Mark Neumayer

author of the Valda & the Valkyries series

Category: Vikings

World Tree Project

Check out this cool fundraising item from the World-Tree Project. They are building “an interactive digital archive for the teaching and study of Norse and Viking cultures.”  The link below will take you to there page where you can learn a lot more.

Viking Round Shield

I’ve been a bit under the weather and surfing a lot. I had to share this video where Dark Horse Industry Arts shows how they made a sweet-looking Viking round shield.

Warrior Women in the Viking World


Viking grave photo courtesy of Dark Ages Re-Creation Company

This interesting article from talks about how some of the bodies found in Viking graves with weapons are actually women. It seems that even though the sagas speak of women fighting alongside the men, many archaeologists would just assume that if there was a weapon in the grave then the person buried there had to be a man. Pretty lame move in my opinion.

Ignore the subhead of the article. The study they reference claims half of the “settlers” were female, not half of the “warriors” found in graves but why expect a journalist to let truth stand in the way of a good headline? (Is my bias against lazy writers who don’t bother to read the entire article they are lifting quotes from showing?)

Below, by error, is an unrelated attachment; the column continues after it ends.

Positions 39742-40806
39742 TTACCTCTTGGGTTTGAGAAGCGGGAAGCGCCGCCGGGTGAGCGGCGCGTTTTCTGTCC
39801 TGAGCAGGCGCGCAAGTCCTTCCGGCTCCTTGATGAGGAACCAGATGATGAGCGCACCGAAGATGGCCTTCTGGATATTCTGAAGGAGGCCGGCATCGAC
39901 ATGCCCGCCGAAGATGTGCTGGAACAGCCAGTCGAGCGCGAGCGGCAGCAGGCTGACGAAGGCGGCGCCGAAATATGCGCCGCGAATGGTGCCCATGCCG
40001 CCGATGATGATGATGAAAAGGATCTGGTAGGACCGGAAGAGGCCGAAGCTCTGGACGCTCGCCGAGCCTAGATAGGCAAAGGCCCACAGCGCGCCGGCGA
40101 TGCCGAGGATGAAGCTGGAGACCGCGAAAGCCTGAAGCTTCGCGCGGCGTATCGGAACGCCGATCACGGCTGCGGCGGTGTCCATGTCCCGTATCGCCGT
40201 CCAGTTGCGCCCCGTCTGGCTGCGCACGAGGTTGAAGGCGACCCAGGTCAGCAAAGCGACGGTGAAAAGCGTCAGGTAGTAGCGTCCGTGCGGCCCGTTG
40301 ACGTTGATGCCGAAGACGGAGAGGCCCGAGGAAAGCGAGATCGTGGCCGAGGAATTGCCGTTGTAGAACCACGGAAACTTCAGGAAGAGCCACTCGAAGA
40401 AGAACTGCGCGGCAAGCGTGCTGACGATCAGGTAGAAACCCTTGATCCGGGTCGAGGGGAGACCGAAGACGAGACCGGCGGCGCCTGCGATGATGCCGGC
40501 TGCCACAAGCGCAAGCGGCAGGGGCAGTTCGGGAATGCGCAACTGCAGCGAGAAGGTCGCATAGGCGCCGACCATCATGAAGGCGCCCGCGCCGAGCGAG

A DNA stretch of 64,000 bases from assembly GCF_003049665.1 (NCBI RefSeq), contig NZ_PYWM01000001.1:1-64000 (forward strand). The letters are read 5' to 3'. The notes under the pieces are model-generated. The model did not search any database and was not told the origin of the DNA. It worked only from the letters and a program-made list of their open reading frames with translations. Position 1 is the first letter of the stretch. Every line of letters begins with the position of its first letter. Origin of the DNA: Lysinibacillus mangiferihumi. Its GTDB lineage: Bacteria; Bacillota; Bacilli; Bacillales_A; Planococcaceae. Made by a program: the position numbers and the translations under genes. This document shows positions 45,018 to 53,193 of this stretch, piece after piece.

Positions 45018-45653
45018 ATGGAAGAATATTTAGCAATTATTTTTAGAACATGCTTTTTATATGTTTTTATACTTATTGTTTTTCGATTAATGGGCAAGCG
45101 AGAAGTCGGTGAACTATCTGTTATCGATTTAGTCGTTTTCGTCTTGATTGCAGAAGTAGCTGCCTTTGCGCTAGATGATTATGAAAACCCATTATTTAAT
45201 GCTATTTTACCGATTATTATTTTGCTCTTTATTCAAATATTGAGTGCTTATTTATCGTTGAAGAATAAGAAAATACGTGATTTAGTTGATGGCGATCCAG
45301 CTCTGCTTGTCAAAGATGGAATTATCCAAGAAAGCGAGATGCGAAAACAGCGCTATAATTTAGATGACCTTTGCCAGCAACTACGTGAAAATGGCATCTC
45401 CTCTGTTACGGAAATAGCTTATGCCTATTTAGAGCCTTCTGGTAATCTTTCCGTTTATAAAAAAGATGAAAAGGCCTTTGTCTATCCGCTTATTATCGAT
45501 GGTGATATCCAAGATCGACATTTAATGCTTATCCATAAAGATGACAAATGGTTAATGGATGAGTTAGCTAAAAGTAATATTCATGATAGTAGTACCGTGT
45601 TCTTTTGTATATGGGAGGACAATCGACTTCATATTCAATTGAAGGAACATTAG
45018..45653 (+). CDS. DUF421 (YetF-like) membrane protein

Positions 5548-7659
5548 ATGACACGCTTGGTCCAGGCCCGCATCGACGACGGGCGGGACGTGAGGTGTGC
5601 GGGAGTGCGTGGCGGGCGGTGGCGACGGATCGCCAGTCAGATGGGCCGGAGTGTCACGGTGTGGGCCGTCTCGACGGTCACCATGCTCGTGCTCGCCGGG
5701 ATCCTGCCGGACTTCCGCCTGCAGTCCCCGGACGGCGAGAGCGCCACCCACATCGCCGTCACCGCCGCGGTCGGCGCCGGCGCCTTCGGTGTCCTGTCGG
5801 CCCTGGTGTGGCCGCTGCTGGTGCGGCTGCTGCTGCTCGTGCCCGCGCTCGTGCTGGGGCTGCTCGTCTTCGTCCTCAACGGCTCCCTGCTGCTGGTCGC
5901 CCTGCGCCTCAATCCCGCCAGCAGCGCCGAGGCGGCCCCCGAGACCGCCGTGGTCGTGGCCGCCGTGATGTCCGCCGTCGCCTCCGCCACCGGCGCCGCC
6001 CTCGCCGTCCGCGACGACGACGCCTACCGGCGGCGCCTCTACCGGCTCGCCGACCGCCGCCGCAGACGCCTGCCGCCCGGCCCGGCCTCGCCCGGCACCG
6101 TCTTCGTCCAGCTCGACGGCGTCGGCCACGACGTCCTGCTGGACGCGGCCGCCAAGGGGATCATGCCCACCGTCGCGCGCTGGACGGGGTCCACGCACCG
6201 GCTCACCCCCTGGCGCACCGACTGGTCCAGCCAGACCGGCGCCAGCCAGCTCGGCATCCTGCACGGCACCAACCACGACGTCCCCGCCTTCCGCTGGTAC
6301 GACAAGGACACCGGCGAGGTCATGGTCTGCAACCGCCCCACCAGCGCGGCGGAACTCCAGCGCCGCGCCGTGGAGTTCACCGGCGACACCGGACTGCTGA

Anyway, I highly recommend reading the comments, there are some thoughtful additions and a few links to further reading.

Vikings on Pinterest

Viking longship by Flickr user Jomme

I don’t know how many of you are familiar with Pinterest. It is a social networking site that focuses on sharing cool images with other users. When you find an image or article that you like you can pin it – kind of like making a bookmark for it. The nice thing about Pinterest is you can then organize boards that collect together your pins based around a particular theme. Other people can then follow those boards and see what you’re up to.